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Hawaii News

Paddling is a way of life for Scott Freitas and his ohana

  • CINDY ELLEN RUSSELL / CRUSSELL@STARADVERTISER.COM
    Scott Freitas, right, steers his crew's canoe during practice. Also on board are Matt Crowley, left, Rich Ulmer, Patrick Hill, Rankin Kaanoi and Toby Morris.
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Much like a chess aficionado, Lanikai Canoe Club head coach Scott Freitas commits most of his time at weekly paddling regattas and races to tinkering with and reorganizing his club’s various lineups while putting the proper athletes in the best positions to succeed.

Freitas is tasked with unifying the paddling program while pursuing championships during the summer regatta and ensuing long-distance seasons. He can often be found pacing between his club’s tent and the officials stand, checking on updated results and standings and adjusting crews accordingly like a chemist concocting the ideal formula for success.

"Paddling is one of those sports in that the hard part is getting somebody in the boat," Freitas said. "Once you get in the boat, you don’t want to get out. Right out of high school, I played basketball and softball, but paddling is one of those sports that keeps you young."

The energetic skipper applies the chess metaphor to the coaching experience, declaring "checkmate" after successfully guiding Lanikai to its third Hawaiian Canoe Racing Association State Championship in five years to cap the 2012 season. Freitas exudes passion for the sport and strives to lift Lanikai to prominence while promoting unity among both men’s and women’s racing programs.

"We’re trying to keep everyone together, and we’re going with a youthful movement — one thing is you can never be too old," said Freitas. "We still have a strong nucleus of paddlers. One of the famous outrigger canoe paddlers, Mark Rigg, said, ‘If you’ve ever been successful in your lifetime with paddling, all you have to do is train and you’ll always be successful.’

"But, you have to be on the water," Freitas added. "You can’t just come out one day and think you’re going to be successful; it comes with training. I’m trying to build the club, get everyone together and get to a point where I can pass it on to someone else and they can grab the ball and just roll with it."

In addition to coaching, Freitas has also enjoyed success as part of Lanikai’s men’s 50-and-older crew, which won its fourth consecutive state championship in early August.

"That was a big accomplishment. To win two state championships in a row is fortunate, but to win four, that’s a testament to the solid group of guys," Freitas said. "As you get to an older age, this kind of becomes a consolation prize, winning your age group. The ultimate goal is to win (the Moloka’i Hoe) and the senior men’s and women’s races. Everything else after that is gravy."

The 53-year-old Kailua native has filled multiple roles within the organization and helped Lanikai grow into one of the pre-eminent outrigger canoe clubs in the state. In nearly 30 years with Lanikai, Freitas has paddled, coached at various levels and served as a liaison among paddlers, club officials and coaches to ensure the club’s history and traditions are carried on.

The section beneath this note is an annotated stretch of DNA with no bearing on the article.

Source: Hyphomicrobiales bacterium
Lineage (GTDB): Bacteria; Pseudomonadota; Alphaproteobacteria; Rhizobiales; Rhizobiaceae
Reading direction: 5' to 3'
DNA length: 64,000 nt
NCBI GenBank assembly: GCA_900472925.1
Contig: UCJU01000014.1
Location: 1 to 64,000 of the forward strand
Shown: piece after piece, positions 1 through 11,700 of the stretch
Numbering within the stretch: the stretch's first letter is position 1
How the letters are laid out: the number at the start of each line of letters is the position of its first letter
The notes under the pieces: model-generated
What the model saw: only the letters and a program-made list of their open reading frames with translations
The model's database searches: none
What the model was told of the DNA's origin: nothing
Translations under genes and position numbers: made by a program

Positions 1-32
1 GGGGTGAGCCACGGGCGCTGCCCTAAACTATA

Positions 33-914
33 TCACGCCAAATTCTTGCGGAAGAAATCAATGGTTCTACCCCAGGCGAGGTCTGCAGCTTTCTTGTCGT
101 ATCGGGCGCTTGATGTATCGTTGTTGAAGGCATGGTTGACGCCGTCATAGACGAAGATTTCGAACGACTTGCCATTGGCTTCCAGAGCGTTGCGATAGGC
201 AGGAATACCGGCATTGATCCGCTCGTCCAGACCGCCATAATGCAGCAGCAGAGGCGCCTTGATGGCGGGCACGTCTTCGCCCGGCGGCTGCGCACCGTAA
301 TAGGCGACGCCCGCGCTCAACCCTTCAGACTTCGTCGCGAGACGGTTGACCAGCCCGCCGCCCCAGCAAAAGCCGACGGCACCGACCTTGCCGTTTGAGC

"This is the second time I’ve been head coach; I’ve also been co-head coach, but it’s a big undertaking and takes a lot of your time," said Freitas, who first took up paddling more than 40 years ago. "Especially this year, I’m really trying to build the club, so it’s a bit draining. But, for the love of the sport, you’ve got to do whatever it takes to get to the next level. And, whatever I can do to help our club get to that level, I’m going to do it."

Lanikai serves as an extension of Freitas’ ohana: His wife, Alison, also paddles for the club, as do their daughter and son, both of whom began paddling at 9 years old. Freitas’ son is expected to return to the familiar green-and-white canoes next summer after attending college on the mainland.

Freitas explained that his father paddled for Waikiki Surf Club in the 1950s and passed on the love for the sport to him.

"We’re a Lanikai family," Freitas said. "We try to instill in the kids the importance of paddling. I was doing a lot of basketball and softball, but I decided it was time to get back to my roots and paddling."

Freitas noted that paddlers look forward to the upcoming fall and winter holiday period when competitors usually take time off to rest and recuperate between seasons. However, after enjoying the break coupled with the not-so-healthy food associated with family gatherings, Freitas said he knows "it’s time to get back in the saddle again."

"It’s something I enjoy doing, and my predecessors probably thought the same thing," he said. "It keeps you in shape; paddling is a sport that you can’t really take time off from. It represents a big part of your life, but it keeps you young and keeps you fit."

Regardless of how any particular season shakes out, Freitas stresses the importance of the camaraderie and relationships built through the paddling season, which make the sport appealing to multiple generations of participants.

Of course, Lanikai’s friendly yet fierce rivalry with Kailua Canoe Club, based just minutes up the shore along Kailua Beach, continues to drive Freitas as well.

"My neighbor Kailua Canoe Club has a lot of talent, too," Freitas said. "Our two clubs are located right next to each other, and we battle. We like that because we have our own individualities. It’s a fantastic thing. We just need to stay together and remain focused on our goals."

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